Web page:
Why doesn't anyone use a fpga?

Discussion in 'Console Technology' started by Flux, May 3, 2010.

  1. hoho

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    430k-3.5M gates, isn't that less than a single SIMD lane in a modern GPU?
     
  2. Crossbar

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    They are talking ASIC-equivalent gates I don´t know what means. Anyway, the programmable logic is capable of up to 1080 GMACS Peak DSP Performance, according to the specs here.
    http://www.xilinx.com/products/silicon-devices/epp/zynq-7000/silicon-devices/index.htm

    On top of that it includes a dual core ARM Cortex 9 at 800 MHz capable of running Linux, not to shabby in my opinion.

    I think these descriptions of automotive applications such as lane assist gives an idea that FPGAs are a quite good at realtime image processing.

    [​IMG]

    That is why I think FPGAs can be an interesting alternative for EyeToy/Kinect type of data processing. Especially when considering that the console business is also very cost sensitive.
     
  3. Shifty Geezer

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    Why an FPGA instead of a custom designed ASIC?
     
  4. Crossbar

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    I can see two main reasons of why FPGAs can be found in car applications today and the same reasons would to a certain degree also apply to consoles.

    1. The cost advantage of ASICS is no longer what it used to be. The amount of transistors that can be crammed into 1 mm2 of silicon with a modern process is just crazy. The cost of the silicon of a pretty powerful FPGA is low from the start so there is simply no longer that much to gain by converting it to an ASIC.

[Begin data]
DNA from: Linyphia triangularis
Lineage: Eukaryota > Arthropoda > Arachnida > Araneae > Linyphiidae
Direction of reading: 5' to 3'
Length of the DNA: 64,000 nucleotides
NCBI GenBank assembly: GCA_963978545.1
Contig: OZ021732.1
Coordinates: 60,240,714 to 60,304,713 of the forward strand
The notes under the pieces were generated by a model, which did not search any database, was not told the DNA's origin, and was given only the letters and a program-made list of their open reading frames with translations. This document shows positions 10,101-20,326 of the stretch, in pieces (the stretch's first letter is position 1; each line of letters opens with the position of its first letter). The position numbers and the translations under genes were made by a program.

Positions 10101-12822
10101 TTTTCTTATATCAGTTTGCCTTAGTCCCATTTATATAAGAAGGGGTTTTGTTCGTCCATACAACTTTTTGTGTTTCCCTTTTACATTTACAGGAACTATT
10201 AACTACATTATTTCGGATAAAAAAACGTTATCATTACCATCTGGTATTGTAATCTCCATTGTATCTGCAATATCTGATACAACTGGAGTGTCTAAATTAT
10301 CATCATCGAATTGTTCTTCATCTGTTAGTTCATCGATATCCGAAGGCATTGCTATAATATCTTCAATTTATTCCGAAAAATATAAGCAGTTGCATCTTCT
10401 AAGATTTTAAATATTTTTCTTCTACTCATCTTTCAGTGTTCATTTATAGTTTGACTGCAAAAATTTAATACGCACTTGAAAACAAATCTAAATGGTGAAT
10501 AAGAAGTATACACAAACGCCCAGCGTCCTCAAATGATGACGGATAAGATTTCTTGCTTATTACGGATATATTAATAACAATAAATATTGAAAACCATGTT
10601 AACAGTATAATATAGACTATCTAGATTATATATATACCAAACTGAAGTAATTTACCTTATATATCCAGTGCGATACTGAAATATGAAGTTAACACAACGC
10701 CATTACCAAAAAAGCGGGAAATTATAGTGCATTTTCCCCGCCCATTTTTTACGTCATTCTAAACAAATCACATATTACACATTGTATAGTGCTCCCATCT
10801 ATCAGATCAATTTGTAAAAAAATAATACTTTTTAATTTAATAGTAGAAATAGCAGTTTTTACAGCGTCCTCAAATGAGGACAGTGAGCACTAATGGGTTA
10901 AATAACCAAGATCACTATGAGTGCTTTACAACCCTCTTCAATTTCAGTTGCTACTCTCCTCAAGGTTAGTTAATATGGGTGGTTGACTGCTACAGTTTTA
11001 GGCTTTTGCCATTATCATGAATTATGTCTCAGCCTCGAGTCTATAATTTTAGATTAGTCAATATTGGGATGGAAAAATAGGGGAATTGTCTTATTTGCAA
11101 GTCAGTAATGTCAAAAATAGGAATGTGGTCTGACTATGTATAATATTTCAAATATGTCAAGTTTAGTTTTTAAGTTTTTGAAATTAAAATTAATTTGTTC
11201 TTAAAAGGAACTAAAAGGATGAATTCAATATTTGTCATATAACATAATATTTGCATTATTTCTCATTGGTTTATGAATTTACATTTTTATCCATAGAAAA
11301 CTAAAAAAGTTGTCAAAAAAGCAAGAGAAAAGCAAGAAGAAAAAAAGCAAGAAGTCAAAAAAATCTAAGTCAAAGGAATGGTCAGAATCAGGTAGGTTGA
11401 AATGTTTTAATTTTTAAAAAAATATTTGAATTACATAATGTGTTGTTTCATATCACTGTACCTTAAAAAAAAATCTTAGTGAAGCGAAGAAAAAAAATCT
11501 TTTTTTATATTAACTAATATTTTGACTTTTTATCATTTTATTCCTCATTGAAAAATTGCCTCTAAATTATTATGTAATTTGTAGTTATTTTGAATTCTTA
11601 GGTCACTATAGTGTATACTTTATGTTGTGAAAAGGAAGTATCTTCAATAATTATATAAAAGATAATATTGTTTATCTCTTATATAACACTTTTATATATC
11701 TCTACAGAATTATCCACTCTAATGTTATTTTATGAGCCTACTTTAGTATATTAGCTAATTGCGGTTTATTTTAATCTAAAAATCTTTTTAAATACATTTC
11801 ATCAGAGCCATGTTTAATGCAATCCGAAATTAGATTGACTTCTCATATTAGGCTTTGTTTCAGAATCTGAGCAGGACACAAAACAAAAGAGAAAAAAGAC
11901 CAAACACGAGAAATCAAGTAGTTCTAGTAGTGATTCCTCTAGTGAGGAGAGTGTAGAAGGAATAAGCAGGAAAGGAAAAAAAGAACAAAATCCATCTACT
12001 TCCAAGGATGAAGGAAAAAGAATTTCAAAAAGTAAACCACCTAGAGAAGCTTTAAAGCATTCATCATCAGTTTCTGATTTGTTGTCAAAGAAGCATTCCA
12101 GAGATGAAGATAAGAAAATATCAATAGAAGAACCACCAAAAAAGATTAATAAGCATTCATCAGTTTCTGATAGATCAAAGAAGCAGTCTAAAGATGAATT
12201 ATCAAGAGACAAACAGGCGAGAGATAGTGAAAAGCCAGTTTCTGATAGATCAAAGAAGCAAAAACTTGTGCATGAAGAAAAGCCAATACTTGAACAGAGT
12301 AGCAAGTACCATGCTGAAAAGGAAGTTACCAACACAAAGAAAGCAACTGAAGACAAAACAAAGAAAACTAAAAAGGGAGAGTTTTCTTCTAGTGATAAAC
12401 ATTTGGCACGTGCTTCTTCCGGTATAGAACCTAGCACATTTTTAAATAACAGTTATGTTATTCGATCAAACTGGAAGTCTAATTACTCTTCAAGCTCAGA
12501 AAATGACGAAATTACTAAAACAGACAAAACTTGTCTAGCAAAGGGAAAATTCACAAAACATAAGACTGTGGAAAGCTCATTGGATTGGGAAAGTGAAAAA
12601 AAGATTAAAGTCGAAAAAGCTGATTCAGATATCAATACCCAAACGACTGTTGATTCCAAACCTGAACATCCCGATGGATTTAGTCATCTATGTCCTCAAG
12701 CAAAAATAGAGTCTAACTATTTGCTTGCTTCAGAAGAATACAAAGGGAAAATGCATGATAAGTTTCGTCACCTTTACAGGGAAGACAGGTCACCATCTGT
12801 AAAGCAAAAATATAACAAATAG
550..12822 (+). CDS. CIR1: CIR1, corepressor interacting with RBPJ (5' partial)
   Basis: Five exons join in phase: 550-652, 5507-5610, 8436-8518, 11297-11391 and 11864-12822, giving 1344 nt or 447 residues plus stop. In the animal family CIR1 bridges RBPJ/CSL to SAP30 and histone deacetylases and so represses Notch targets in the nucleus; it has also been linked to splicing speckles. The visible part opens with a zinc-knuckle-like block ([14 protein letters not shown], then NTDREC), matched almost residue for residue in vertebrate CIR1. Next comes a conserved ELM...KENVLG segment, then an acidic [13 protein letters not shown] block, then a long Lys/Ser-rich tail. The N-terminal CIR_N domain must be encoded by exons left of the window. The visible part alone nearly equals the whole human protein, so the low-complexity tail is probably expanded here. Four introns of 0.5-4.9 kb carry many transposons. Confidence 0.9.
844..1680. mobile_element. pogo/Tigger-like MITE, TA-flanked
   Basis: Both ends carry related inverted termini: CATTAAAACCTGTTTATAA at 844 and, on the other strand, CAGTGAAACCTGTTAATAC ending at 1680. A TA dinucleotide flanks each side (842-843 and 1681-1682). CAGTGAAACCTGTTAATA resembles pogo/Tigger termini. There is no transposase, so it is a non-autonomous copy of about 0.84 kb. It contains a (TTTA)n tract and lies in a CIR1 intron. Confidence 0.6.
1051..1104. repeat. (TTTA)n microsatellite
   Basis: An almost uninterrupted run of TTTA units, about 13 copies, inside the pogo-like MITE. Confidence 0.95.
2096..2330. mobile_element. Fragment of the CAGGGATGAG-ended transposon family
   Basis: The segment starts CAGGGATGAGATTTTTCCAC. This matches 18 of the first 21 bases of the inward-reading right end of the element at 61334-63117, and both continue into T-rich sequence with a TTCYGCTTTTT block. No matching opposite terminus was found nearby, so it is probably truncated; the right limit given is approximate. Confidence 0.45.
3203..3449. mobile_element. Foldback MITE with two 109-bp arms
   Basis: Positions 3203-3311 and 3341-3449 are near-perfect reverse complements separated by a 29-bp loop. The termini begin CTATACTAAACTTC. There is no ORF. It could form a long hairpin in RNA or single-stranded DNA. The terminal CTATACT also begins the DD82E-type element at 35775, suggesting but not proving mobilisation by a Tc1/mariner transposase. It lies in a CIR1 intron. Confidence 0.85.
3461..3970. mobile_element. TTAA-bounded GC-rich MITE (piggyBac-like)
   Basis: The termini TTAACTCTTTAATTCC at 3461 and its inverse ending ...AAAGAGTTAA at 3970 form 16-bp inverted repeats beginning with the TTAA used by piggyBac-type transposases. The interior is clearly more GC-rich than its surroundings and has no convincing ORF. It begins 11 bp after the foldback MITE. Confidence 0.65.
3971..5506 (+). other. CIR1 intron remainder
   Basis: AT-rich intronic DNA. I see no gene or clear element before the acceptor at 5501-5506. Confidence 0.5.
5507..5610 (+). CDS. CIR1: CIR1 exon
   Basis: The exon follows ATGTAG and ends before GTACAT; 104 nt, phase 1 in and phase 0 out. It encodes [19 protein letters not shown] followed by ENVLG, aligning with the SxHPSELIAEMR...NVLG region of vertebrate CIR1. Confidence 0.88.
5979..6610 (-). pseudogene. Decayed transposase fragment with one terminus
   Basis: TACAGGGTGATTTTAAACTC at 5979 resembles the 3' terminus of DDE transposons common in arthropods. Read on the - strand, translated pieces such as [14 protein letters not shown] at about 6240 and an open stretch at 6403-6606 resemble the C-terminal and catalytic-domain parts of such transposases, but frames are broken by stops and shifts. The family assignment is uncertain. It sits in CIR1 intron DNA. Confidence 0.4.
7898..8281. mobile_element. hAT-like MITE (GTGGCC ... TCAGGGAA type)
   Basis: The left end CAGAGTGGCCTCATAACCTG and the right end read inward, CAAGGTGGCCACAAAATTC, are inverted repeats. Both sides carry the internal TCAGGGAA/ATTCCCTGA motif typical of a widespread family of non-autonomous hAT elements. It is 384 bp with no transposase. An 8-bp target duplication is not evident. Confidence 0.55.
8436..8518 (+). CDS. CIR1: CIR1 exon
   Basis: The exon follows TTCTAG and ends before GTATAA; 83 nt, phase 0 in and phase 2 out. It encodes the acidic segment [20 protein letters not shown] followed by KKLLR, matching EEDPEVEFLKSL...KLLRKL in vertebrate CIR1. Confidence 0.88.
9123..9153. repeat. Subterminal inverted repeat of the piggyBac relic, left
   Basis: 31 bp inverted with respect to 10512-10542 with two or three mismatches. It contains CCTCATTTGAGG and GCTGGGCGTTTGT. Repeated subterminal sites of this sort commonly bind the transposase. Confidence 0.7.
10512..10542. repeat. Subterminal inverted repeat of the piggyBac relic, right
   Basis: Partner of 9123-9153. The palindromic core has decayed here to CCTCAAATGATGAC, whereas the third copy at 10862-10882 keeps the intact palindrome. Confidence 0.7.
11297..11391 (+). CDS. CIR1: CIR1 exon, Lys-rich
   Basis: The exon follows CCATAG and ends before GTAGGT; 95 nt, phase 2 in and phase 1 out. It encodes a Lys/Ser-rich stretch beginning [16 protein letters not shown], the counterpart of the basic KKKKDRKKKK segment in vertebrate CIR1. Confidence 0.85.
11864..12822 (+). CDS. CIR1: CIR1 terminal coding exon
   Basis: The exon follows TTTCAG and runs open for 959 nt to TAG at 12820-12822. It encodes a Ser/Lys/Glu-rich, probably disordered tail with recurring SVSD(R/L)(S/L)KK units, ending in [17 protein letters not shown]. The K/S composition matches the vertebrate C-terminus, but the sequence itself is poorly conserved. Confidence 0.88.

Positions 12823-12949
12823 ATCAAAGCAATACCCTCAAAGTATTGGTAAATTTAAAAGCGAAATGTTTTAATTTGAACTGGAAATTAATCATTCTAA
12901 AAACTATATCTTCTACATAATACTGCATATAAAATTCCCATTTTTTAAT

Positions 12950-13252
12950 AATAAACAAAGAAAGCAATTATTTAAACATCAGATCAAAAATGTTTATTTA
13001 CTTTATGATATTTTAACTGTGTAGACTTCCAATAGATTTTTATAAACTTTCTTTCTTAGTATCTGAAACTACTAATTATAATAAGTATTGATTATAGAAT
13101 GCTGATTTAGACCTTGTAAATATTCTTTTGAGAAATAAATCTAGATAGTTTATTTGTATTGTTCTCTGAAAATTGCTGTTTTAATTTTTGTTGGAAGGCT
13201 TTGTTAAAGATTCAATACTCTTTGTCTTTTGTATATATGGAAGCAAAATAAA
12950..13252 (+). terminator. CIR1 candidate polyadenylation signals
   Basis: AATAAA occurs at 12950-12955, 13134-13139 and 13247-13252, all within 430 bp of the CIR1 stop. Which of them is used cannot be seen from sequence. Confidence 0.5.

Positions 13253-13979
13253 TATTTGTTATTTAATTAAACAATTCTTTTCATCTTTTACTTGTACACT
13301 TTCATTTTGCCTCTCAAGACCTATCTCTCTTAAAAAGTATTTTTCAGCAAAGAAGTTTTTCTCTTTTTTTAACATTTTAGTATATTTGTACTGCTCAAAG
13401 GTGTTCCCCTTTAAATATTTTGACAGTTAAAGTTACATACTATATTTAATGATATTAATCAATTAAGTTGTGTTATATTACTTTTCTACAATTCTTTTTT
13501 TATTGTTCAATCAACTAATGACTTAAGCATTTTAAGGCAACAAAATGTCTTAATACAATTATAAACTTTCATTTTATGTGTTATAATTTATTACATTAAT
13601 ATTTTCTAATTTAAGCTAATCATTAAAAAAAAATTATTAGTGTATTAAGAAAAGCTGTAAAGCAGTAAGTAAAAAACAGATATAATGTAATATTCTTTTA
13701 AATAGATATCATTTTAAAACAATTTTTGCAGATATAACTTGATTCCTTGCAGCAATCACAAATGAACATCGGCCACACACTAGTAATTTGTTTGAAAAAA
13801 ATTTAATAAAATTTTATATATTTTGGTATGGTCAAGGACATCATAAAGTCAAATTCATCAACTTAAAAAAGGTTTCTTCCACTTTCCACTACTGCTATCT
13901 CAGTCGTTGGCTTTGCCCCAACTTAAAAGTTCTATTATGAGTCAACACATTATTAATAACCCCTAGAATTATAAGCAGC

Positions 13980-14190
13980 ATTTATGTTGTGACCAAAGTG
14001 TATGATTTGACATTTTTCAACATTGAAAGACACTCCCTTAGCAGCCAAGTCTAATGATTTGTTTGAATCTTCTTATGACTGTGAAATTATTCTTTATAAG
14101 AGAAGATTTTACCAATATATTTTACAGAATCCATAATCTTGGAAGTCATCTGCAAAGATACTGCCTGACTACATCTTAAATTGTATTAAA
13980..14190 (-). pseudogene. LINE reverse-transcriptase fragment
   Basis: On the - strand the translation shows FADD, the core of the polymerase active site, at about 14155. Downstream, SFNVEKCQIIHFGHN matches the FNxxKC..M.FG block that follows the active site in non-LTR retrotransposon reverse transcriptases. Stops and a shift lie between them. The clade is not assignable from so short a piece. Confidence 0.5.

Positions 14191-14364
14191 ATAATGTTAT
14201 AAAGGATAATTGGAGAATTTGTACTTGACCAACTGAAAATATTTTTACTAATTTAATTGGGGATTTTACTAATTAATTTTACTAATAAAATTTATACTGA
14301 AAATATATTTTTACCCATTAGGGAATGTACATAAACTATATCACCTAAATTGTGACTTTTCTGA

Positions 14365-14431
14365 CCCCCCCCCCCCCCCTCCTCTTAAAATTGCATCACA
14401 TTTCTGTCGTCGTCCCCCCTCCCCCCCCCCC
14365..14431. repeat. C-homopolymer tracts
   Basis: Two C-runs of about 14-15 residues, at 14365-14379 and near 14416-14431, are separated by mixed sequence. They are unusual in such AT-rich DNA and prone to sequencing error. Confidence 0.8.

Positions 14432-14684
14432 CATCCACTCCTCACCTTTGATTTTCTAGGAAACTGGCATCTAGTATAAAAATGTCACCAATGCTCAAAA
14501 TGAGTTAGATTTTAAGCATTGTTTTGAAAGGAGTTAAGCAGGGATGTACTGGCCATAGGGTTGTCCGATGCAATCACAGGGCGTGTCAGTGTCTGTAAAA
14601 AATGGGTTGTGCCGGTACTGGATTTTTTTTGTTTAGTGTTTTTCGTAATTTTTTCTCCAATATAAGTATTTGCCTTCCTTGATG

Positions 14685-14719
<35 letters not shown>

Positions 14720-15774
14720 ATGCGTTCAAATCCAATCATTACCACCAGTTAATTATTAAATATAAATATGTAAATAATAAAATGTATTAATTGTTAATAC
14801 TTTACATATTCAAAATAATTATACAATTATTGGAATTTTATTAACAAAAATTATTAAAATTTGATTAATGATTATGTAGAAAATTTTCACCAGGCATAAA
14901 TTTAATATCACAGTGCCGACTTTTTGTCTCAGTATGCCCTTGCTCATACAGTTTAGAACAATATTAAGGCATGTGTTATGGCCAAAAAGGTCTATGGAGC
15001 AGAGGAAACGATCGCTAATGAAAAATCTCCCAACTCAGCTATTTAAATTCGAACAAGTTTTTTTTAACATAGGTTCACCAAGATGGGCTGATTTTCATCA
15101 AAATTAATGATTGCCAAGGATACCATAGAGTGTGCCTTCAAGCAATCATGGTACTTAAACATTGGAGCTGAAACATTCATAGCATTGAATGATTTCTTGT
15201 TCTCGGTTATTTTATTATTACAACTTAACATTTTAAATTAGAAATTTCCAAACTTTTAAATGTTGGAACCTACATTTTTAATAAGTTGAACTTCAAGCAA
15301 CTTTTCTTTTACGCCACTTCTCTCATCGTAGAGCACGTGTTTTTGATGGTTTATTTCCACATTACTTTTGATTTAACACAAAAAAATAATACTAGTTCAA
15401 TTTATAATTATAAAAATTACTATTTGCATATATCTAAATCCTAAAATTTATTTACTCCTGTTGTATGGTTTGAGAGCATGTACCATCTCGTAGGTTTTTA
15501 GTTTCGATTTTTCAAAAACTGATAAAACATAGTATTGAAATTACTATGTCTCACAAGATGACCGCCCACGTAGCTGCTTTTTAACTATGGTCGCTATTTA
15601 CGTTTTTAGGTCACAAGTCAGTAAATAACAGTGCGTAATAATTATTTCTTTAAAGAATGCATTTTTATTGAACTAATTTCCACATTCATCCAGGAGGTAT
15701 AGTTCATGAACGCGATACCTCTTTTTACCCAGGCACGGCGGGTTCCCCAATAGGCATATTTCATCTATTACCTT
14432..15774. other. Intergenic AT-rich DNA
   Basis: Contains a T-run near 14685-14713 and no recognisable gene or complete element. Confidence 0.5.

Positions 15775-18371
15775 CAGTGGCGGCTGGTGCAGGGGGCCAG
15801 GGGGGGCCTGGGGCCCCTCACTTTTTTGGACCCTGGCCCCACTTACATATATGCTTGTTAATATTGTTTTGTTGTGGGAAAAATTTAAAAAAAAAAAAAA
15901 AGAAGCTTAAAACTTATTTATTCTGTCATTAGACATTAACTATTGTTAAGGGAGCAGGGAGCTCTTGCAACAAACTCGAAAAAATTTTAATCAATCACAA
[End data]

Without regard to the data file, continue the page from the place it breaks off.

2. The fact that an FPGA can be re-programmed gives the flexibility to the developers to change the logic right up until the day product is released and it also offers the option of fixing bugs and adding new functionality after release by flashing new firmware to the device.

    The second reason is obviously a quite strong argument for consoles where the firmware is regulary updated.
     
  5. aaronspink

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    The cost advantage is due to low volume. Total expected car sales this year: 14 Million. Luxury level cars make up a fraction of that. Luxury cars with these systems make up an even smaller fraction. Then you factor in the various different manufactures all using different designs/equipment and you are looking at roughly annual volume per design in the upper bound of 100K or so. This is simply too low of a level to make an ASIC viable. As the feature becomes more common and becomes a Tier 1 supplier item, the volume will increase potentially to make an ASIC viable or the functionality will simply be annexed into the base ASICs over time.

    This is only viable when the basic functionality is new.

    maybe for prototyping, but not for production when you are already doing an ASIC and can amortize the costs over 10s of millions of parts.